Missouri Sen. Josh Hawley tried to force a Senate vote Wednesday on legislation that would ban TikTok from operating in the United States, but he was blocked by a fellow Republican as lawmakers in both chambers are still trying to figure out what action, if any, is appropriate against the social media app.
In trying to force a vote — a move that rarely works in the Senate, since one senator’s objection can block it — Hawley called TikTok “digital fentanyl” and argued it could give the Chinese government access to data from 150 million American users. His bill would block and prohibit U.S. transactions with TikTok’s parent company, Beijing-based ByteDance Ltd., within 30 days.
The bill “sends the message to Communist China that you cannot buy us,” Hawley said.
Republican Sen. Rand Paul of Kentucky objected to Hawley’s motion, arguing that trying to ban an app would violate the Constitution and anger the millions of voters who use it. “Speech is protected whether you like it or not,” Paul said.
Hawley’s effort to bring attention to the issue comes a week after a combative House hearing in which lawmakers from both parties grilled TikTok CEO Shou Zi Chew over his company's ties to China’s communist government, data security and harmful content on the app. Chew attempted to assure lawmakers that the hugely popular video-sharing app prioritizes user safety and should not be banned due to its Chinese connections. But the tense standoff gave new momentum to Hawley and other lawmakers who say it should be banned or limited.
The Missouri senator said Congress “should act decisively to ban TikTok directly.” Other lawmakers have considered broader approaches, though there is no widespread consensus on any piece of legislation.
There is broad Senate support for bipartisan legislation sponsored by Senate Intelligence Committee Chairman Mark Warner, D-Va., and South Dakota Sen. John Thune, the No. 2 Senate Republican, that does not specifically call out TikTok but would give the Commerce Department power to review and potentially restrict foreign threats to technology platforms. The White House has backed that bill, but it is unclear if it will be brought up in the Senate or if it could gather much support among House Republicans.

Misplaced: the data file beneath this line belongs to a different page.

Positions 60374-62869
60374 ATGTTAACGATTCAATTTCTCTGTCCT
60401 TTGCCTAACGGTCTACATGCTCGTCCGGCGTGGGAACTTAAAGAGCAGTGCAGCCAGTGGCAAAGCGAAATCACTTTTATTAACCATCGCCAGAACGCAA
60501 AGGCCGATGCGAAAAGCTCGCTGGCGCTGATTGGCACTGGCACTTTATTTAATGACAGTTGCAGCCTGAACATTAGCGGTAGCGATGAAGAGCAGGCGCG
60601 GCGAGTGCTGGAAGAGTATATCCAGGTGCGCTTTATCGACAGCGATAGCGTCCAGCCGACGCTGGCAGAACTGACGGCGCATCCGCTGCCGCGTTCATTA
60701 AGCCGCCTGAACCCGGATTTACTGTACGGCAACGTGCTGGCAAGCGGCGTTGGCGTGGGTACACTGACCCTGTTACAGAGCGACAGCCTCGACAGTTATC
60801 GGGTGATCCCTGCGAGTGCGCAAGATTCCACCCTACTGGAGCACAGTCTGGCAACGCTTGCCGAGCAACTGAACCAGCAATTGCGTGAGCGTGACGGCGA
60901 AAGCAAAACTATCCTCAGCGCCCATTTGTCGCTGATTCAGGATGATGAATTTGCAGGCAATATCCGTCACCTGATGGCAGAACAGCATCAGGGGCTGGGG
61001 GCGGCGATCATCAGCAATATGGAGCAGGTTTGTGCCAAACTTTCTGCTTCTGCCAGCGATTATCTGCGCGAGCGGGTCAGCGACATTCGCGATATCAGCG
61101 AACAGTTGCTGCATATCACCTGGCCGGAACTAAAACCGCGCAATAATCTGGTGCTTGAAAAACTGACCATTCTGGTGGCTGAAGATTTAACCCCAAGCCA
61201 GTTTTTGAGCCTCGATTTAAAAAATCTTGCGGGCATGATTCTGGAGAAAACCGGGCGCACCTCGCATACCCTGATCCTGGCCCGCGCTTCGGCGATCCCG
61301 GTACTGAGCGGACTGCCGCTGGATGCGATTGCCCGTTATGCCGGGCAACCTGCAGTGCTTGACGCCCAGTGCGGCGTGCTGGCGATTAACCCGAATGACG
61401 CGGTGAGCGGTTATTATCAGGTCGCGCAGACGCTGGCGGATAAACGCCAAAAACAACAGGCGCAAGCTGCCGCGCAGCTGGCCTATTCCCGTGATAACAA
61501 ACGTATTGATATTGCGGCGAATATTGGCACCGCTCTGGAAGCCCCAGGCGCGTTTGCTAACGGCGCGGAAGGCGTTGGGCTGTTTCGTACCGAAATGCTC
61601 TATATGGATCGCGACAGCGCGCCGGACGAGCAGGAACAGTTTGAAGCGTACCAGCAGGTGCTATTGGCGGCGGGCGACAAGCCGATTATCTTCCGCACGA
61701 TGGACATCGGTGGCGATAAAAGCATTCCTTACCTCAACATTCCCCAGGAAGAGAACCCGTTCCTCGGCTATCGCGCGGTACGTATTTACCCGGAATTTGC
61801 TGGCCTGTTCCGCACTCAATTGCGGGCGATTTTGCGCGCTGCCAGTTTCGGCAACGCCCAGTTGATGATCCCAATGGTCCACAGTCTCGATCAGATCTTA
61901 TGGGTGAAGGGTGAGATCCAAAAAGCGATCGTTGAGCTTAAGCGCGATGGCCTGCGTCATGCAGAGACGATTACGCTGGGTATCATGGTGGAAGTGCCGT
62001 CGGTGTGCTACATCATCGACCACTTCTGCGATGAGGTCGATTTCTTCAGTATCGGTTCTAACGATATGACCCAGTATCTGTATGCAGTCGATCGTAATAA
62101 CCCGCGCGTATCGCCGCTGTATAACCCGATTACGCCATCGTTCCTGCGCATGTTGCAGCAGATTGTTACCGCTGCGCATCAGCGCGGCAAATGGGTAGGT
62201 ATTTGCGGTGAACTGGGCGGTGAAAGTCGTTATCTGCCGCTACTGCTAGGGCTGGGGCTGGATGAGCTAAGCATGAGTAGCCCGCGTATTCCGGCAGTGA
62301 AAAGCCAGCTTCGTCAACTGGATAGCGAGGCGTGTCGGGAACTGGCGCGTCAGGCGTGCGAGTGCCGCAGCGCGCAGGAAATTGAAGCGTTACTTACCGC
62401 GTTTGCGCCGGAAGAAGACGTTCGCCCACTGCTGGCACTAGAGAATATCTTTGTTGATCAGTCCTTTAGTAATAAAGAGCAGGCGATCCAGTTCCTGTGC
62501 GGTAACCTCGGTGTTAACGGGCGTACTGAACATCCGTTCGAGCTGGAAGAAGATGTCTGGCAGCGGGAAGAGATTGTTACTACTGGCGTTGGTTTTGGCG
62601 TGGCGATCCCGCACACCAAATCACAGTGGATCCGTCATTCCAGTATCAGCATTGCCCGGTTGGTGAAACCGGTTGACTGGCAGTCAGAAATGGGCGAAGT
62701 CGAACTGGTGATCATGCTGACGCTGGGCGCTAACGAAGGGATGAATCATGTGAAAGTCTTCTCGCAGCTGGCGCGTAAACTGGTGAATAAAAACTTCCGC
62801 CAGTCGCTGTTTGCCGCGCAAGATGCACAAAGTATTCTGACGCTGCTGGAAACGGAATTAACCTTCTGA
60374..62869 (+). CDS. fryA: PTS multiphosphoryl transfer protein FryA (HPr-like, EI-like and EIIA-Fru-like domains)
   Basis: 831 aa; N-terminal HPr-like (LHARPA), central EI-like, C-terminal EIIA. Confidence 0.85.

Another bill sponsored by Republican Sen. Marco Rubio of Florida would, like Hawley’s bill, ban U.S. economic transactions with TikTok, but would also create a new framework for the executive branch to block any foreign apps deemed hostile. His bill is cosponsored by Reps. Raja Krishnamoorthi, D-Ill., and Mike Gallagher, R-Wis.
Those pushing new legislation point to agreement on a bill passed in December that banned TikTok from most government devices. But despite the bipartisan desires, the varying proposals underscore how difficult it could be to find agreement on an unprecedented effort to ban or scale back an app that is used by millions of Americans.
Paul said trying to ban an app like TikTok is a slippery slope. He’s had videos censored by YouTube, he said, but he still believes the company has a right to exist.
“I despise these people, but I’m not going to vote to ban them,” he said. “We don’t ban things that are unpopular in the United States.”
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